Australia’s trade in chilled and frozen ‘halal accredited’ meat to the Middle East and other markets is increasing significantly each year. The majority of this meat comes from animals who were stunned before slaughter. Islamic and Jewish leaders in Australia largely accept the stunning of animals.

In most slaughterhouses, sheep are forced along a narrow race to the slaughter area, where electric tongs are placed on either side of their head, and held there for around 2 seconds. When stunned ‘correctly’, a sheep is rendered unconscious and the ‘stun’ will last for around 45 seconds. Industry standards state that the sheep’s throat must then be cut without delay (after the stun) to ensure ‘bleed out’ (insufficient blood/oxygen to maintain life) prior to the time the sheep would normally regain consciousness. Once ‘bled out’, the sheep’s body will then be hoisted onto a processing line to be skinned, gutted, and cut up.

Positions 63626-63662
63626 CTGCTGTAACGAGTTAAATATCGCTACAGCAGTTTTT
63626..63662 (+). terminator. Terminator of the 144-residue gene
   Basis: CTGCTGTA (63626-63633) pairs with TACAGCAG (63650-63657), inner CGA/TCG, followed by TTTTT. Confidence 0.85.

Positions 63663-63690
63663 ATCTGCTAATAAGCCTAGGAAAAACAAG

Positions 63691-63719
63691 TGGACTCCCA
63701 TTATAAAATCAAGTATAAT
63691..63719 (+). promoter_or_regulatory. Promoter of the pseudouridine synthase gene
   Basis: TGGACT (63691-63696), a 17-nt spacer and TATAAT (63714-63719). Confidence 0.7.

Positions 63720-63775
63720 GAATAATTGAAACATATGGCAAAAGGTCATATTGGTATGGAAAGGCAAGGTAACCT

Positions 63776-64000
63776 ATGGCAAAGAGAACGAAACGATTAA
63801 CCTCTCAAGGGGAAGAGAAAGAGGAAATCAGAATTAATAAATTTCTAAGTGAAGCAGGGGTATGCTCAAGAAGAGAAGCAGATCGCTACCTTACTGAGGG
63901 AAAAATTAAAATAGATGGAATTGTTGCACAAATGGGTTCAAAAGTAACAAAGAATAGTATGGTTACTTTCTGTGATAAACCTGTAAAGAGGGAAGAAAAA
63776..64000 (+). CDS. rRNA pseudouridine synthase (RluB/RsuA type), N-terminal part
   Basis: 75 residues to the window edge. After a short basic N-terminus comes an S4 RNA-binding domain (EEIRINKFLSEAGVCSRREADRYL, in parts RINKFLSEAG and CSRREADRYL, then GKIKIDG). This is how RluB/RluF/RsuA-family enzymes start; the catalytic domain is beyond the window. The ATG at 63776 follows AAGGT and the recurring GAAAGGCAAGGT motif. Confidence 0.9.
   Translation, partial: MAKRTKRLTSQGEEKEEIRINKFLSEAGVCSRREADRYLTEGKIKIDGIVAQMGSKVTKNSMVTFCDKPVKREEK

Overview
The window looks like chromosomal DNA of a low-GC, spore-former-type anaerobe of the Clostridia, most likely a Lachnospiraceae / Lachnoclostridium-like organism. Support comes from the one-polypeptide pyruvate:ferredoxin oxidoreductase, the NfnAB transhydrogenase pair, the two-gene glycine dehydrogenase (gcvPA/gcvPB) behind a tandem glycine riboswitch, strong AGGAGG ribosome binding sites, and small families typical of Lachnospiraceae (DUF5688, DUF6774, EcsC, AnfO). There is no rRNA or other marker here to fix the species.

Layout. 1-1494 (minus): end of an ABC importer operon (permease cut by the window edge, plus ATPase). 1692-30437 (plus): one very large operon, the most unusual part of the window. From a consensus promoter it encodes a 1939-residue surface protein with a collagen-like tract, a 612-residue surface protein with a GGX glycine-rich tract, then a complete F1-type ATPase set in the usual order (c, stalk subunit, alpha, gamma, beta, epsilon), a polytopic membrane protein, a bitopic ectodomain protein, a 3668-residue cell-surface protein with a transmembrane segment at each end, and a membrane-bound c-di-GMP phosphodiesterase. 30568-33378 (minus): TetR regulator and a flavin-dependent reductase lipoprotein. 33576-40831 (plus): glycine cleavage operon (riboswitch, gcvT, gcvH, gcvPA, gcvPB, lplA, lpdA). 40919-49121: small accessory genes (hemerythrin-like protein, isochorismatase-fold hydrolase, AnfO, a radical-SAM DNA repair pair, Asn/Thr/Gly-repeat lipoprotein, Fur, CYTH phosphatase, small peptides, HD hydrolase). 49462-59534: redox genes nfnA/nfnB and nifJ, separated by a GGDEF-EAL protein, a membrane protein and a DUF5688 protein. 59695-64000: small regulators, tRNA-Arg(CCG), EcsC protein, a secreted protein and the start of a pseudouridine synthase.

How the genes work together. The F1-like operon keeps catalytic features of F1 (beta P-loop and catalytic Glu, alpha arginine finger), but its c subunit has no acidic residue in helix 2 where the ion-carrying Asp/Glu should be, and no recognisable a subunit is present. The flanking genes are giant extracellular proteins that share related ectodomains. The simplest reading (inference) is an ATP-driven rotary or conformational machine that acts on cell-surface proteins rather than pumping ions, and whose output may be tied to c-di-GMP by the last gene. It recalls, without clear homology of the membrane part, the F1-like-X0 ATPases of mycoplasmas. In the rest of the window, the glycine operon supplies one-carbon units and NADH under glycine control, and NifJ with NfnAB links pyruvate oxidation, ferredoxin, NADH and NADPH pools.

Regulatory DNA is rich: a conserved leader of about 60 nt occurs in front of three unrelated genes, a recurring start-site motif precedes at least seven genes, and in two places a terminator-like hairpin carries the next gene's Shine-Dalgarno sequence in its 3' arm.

All cattle killed in Australian slaughterhouses are restrained and stunned during slaughter, including those killed in compliance with halal (Islamic) requirements. Cattle are forced down a raceway, and then into a walled box area where they are stunned, usually with a captive bolt or percussion ‘gun’. The unconscious animal is then released onto a platform where slaughter begins.  A small number of cattle killed for the Jewish community (kosher slaughter) are stunned immediately after their throats are cut.